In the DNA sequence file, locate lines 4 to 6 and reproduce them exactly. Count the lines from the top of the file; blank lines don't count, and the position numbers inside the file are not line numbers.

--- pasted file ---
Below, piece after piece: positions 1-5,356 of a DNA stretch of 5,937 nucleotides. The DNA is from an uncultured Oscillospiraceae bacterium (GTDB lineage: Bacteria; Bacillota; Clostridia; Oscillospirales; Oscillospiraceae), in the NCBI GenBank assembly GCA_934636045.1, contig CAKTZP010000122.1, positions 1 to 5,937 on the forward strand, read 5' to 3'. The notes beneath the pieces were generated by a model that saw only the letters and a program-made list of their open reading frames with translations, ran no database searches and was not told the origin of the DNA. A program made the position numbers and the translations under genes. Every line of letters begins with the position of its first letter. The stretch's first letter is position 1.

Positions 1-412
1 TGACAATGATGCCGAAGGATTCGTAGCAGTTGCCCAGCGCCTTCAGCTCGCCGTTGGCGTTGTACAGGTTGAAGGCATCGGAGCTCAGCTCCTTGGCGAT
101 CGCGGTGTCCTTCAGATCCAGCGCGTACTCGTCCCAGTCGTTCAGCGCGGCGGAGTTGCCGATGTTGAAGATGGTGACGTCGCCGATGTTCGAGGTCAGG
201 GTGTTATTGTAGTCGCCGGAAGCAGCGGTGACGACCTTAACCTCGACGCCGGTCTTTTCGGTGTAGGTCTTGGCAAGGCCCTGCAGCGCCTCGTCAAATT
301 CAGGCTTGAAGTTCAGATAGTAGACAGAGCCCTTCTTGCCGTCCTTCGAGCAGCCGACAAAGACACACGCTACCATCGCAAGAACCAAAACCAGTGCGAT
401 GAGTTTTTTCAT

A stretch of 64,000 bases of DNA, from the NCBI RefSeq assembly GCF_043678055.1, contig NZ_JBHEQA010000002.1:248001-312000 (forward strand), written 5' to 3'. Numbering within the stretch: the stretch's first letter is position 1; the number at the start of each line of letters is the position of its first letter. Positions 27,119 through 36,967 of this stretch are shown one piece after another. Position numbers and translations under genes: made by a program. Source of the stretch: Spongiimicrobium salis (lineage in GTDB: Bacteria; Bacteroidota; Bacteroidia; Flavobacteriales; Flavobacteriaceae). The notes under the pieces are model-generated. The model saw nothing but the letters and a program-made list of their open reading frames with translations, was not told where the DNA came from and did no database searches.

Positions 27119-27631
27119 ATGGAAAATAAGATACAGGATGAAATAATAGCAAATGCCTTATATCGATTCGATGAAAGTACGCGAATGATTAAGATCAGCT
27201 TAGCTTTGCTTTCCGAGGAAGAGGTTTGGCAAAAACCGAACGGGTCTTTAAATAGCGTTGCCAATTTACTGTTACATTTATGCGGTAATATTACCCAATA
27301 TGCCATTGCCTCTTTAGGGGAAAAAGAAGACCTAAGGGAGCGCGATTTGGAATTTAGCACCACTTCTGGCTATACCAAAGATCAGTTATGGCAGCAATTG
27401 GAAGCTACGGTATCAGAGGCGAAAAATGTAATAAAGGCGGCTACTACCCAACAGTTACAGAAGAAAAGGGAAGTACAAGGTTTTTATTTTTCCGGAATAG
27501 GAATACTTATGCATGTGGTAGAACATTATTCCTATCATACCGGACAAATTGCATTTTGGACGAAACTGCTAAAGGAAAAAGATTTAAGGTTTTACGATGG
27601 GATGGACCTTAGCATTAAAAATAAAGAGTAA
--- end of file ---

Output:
101 CGCGGTGTCCTTCAGATCCAGCGCGTACTCGTCCCAGTCGTTCAGCGCGGCGGAGTTGCCGATGTTGAAGATGGTGACGTCGCCGATGTTCGAGGTCAGG
201 GTGTTATTGTAGTCGCCGGAAGCAGCGGTGACGACCTTAACCTCGACGCCGGTCTTTTCGGTGTAGGTCTTGGCAAGGCCCTGCAGCGCCTCGTCAAATT
301 CAGGCTTGAAGTTCAGATAGTAGACAGAGCCCTTCTTGCCGTCCTTCGAGCAGCCGACAAAGACACACGCTACCATCGCAAGAACCAAAACCAGTGCGAT